Capture website images with WebShot – If you want to present clean images of a site “mock up” for your prospective clients, which doesn’t look like a lousy cut-and-paste job out of MS Paint, you might want to consider a tool that can grab an entire snapshot of any website, per your specifications, and export it as a JPG, GIF, BMP or PNG file for sharing.
8 great sites for one-stop data visualization – What follows are some of the most useful websites for official or vetted data and accompanying tools to visualize them. All of these sites, except for the last two — WeatherSpark and DataMarket — provide data and tools for free.
Firefox OS phone set to invade Spain with $90 price tag tomorrow – Mozilla and Telefonica are ready to unleash the first Firefox OS phone fit for consumers in Spain, the ZTE Open. The humble little handset will sell for just $90 (€69) off-contract with a $40 (€30) prepaid credit.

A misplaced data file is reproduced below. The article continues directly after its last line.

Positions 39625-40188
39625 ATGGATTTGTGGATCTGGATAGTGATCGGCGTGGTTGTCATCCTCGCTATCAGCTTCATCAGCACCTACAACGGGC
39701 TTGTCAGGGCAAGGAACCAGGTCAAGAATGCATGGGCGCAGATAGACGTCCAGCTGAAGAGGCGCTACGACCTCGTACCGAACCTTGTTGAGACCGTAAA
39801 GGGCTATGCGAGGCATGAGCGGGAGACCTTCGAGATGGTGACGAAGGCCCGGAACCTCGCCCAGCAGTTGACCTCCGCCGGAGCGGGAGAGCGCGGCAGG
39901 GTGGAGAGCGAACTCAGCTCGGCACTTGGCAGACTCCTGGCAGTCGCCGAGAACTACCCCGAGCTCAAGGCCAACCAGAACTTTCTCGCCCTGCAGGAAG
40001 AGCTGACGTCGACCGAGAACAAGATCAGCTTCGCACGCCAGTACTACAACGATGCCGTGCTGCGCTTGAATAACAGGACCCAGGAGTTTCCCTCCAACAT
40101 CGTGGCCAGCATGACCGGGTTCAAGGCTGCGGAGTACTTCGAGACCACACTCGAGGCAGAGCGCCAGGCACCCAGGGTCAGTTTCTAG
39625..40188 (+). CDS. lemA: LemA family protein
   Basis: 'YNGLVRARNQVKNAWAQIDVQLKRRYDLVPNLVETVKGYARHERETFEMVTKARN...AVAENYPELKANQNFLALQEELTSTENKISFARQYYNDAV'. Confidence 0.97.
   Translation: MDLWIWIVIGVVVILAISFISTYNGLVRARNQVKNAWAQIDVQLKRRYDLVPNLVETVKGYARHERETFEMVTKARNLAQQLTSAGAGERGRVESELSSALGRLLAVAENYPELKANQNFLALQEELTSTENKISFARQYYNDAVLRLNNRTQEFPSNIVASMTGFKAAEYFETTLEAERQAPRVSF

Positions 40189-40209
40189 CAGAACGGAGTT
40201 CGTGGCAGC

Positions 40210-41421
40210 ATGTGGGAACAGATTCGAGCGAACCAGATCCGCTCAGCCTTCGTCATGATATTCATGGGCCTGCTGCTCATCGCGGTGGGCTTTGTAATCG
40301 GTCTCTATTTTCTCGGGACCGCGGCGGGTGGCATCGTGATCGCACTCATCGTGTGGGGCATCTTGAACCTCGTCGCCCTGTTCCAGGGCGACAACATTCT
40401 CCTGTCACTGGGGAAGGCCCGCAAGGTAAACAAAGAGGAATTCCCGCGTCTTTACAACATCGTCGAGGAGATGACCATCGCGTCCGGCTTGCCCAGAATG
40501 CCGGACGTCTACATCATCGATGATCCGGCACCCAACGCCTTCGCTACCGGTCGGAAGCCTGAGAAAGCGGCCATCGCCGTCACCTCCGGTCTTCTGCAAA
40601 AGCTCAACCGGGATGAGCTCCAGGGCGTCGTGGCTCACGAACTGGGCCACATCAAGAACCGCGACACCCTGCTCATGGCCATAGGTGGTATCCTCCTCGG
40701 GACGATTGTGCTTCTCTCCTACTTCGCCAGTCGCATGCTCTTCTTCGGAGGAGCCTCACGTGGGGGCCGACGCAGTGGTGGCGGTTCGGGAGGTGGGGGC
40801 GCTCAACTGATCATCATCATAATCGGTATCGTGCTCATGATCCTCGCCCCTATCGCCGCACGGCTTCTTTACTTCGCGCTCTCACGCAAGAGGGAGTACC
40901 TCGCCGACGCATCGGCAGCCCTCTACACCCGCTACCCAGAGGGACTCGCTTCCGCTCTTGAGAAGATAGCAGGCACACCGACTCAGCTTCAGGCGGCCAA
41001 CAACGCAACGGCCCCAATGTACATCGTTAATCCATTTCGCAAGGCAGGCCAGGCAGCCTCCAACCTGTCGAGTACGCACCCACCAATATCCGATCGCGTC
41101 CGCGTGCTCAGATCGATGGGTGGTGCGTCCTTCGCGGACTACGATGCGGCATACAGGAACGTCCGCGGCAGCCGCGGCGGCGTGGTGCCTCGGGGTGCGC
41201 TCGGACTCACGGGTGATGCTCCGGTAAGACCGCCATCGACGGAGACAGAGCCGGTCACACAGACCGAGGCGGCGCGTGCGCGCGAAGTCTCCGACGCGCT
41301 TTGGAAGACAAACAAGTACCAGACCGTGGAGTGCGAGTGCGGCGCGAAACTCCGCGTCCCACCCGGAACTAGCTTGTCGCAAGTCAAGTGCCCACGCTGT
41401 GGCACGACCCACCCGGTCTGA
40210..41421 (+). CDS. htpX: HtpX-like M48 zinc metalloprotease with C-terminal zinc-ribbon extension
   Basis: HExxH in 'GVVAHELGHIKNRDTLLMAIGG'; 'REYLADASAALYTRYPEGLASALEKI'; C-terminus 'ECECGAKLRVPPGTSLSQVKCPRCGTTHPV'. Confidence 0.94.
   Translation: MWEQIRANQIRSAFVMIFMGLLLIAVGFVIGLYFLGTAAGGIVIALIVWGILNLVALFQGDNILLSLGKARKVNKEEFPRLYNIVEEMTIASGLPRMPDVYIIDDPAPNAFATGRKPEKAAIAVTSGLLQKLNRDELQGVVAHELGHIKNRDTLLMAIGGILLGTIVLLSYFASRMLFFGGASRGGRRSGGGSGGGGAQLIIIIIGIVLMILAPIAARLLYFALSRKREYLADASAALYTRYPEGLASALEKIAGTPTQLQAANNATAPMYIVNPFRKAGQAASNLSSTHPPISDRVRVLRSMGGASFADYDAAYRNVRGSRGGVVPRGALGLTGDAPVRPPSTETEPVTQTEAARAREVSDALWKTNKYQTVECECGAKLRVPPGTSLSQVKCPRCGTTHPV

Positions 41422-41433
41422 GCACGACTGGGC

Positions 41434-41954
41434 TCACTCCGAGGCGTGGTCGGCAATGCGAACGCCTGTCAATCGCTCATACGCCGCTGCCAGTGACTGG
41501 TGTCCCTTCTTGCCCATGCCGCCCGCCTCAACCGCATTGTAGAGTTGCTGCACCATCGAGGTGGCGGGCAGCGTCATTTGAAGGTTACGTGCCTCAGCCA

Linux 3.10 out with better SSD caching and Radeon support – Linux 3.10 was released by Linus Torvalds last night, bringing with it a new method of SSD caching and some upgrades to the Radeon graphics driver. “This release has been pretty typical and not particularly prone to problems,” Torvalds wrote in his e-mail announcing the release. “No major new subsystems this time around, although there are individual new features.”
Microsoft killing off TechNet subscriptions: Time-limited trials will have to suffice – Microsoft is set to end its TechNet subscription scheme. Started in 1998, TechNet subscriptions gave IT professionals perpetual licenses to Windows client and server operating systems. Though these licenses were technically only authorized for evaluation purposes, many used them as cheap Windows licenses for personal machines.